So this is where I’m at right now. I’m thankful that I was able to learn all of this within a month of my internship ending because now I can come up with some other options. Just know that the private practice route sounds like a good and simple idea, but there are so many hoops to jump through to do this and you also need a good amount of savings to start one up. You also need a good accountant to help with your business because not only will you need to pay quarterly personal taxes, you also need to pay business taxes once a year. I wish I had a document that listed all of this out before I formed the idea of opening a private practice. People don’t talk about the nitty gritty of opening one, so here it is! If you have any questions about this, please feel free to comment and I’ll respond as soon as I can! I wish you the best!

-Tabatha

Sure, “Millennial”

Over the last year or two, I’ve had a lot of people try to tell me how to live my life. The worst part is that it’s usually people I’m not close to that try to tell me what to do. It’s funny how that works. The people close to us want us to be happy doing what we want to do, but those who just know us by association think that they know what’s best for us. I’ll give you a few examples of what I’m talking about:

When I first got engaged and picked a wedding date, a lot of people told my mom that I was too young to get married. They thought that I needed to explore the world and experience a lot of stuff that I’ve never done. Now that I’m married, when I tell people that I want to stay in Augusta they tell me that Kaleb and I are too young to stay in one place and that we should travel and live in different places before we set out roots.

You might be wondering why I’m bringing this up. Well, it’s because this millennial generation that I’m a part of can’t win. I’ve seen article after article in which people say that millennials don’t know how to settle down. They are narcissistic and have problems with entitlement.  These articles have also said that millennials don’t typically stay in a job for very long. People think that this is a bad thing and that the millennial generation is unreliable. This viewpoint is completely opposite to what I’ve experienced in my own life. People think I’m “silly” for getting married young and for wanting to stay in one place and work hard. Our generation just can’t win.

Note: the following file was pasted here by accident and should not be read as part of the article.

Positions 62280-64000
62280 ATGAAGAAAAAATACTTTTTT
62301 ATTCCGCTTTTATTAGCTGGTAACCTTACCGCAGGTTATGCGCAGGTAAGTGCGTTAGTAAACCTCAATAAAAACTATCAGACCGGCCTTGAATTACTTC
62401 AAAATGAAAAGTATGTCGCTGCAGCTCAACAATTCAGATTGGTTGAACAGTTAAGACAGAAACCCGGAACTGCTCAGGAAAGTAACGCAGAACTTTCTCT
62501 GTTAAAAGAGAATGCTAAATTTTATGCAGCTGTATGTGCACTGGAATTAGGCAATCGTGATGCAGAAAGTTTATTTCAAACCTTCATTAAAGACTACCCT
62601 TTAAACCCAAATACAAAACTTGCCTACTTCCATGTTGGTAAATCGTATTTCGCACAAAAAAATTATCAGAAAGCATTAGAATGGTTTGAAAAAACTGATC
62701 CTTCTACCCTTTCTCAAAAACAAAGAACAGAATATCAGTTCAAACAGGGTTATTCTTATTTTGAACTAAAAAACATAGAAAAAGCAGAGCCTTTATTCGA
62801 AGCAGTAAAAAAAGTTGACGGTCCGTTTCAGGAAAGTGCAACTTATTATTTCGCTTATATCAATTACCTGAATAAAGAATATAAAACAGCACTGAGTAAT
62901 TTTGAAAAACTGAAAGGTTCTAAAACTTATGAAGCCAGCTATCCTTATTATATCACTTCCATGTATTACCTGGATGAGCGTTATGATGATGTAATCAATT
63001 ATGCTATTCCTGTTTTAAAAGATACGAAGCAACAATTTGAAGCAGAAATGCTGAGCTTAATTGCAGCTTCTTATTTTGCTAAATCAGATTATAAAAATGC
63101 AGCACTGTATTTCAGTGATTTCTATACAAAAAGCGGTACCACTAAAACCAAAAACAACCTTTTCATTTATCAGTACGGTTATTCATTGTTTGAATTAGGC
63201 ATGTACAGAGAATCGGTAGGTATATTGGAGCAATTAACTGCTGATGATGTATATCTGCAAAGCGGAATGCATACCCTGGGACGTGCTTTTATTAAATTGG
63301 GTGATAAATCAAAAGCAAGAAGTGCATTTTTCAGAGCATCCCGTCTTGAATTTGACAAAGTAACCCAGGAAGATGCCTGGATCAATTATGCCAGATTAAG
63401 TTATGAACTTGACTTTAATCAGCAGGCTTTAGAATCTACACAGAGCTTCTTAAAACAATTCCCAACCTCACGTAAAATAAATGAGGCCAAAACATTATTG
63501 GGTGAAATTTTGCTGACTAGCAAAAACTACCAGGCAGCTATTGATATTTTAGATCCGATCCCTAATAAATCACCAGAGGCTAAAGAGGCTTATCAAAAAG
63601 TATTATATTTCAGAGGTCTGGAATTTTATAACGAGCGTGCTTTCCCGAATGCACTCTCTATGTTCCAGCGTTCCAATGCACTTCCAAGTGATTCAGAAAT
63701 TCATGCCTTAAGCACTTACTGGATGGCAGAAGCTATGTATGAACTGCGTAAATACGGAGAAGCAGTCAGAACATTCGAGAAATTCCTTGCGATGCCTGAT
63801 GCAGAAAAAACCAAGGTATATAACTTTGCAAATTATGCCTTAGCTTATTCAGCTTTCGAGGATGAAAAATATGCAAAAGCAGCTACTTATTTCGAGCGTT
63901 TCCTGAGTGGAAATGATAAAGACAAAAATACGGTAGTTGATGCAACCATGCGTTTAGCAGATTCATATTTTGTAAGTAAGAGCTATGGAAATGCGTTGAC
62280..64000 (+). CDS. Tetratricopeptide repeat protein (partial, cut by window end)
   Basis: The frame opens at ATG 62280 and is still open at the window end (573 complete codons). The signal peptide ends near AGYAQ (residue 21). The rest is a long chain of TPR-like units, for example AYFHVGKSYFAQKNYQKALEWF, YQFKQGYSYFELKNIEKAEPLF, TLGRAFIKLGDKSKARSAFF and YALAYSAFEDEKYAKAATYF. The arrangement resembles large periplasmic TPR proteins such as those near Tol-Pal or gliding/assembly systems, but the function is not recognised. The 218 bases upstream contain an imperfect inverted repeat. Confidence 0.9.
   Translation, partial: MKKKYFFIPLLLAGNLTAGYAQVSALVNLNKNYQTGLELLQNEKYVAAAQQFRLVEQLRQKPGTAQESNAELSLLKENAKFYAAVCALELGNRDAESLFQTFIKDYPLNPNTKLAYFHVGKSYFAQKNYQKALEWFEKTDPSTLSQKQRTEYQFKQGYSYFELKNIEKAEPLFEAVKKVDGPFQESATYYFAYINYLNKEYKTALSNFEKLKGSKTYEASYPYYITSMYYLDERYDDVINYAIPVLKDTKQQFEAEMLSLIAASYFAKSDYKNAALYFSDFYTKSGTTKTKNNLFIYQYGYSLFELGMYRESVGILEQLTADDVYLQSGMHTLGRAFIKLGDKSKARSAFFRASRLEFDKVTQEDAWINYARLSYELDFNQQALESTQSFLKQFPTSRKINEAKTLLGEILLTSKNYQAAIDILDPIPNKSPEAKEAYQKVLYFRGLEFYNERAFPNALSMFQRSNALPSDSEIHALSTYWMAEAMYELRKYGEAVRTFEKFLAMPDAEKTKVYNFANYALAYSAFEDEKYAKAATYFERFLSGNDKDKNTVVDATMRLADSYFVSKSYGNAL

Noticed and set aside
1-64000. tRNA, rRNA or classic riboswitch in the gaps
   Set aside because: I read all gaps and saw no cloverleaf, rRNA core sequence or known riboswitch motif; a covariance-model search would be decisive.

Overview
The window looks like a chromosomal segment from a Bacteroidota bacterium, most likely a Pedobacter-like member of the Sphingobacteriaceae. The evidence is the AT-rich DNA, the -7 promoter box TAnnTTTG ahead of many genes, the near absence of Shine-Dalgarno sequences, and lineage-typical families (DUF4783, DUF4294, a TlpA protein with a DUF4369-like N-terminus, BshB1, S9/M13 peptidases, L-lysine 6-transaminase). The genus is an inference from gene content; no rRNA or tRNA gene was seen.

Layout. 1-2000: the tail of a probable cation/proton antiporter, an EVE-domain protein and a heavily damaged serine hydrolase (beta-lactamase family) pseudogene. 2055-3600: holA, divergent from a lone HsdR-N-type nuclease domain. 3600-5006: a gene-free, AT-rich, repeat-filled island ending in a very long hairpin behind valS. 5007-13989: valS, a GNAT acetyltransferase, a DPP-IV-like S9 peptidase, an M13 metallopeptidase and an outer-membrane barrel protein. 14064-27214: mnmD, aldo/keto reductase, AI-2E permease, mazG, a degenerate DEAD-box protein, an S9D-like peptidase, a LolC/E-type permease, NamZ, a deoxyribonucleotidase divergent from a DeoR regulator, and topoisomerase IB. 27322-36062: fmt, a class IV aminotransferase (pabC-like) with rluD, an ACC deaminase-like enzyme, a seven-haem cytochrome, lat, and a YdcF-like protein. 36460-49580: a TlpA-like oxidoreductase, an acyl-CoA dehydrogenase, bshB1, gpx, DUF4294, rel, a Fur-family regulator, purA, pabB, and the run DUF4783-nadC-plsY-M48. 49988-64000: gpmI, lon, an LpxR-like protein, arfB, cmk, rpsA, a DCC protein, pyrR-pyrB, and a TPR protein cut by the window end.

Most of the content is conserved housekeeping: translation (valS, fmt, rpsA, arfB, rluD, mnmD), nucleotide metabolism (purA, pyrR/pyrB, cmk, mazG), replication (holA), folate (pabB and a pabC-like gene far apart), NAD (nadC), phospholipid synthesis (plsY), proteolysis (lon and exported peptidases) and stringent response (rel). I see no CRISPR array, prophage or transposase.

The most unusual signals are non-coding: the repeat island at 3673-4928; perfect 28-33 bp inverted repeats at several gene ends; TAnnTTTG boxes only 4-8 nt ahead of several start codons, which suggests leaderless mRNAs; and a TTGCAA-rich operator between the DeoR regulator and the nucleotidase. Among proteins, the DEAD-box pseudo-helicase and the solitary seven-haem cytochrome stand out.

So in regards to this, I have a response. If you’re a part of an older generation: I thank you for imparting your wisdom on me, but ultimately it is my life and my decision. To my fellow millennials: do what you feel is right. I’ve found that a lot of the advice people have shared with me comes from a place of them wanting me to do what they never got the chance to do. Something I’ve also heard from older generations is how miserable they were in their jobs, and that’s the last thing that I want.

Honestly, most of my life decisions are made after a lot of prayer. Kaleb and I read our bible and pray over decisions that we face in our life. We really feel that God has called us to Augusta and we know that he will bless us here if this is where he wants us to be. I have a different take on life than a lot of other people my age. I don’t like to travel. If I’m going to travel somewhere, I need a reason to be traveling. That’s why I love my field because conferences and CMTE credits will give me a reason to travel! I also love the city of Augusta. I absolutely hated living  here when I was growing up, but going to college gave me a new appreciation for this city. I’m so happy to be back here and I hope that I pick up some contracting soon so that I can stay in Augusta and build up a private music therapy practice. I have big dreams, but I can achieve them from right where I am. Traveling and moving seems nice, but I love my family, and I want them to be by my side through all of the ups and downs that are in my future.

I say all of this to remind other people that might be in the same position that it’s your life and ultimately you’re the only one who truly knows how to live it. Feel free to leave a comment below and tell me what you think! I’d love to hear what other millennials are doing with their life.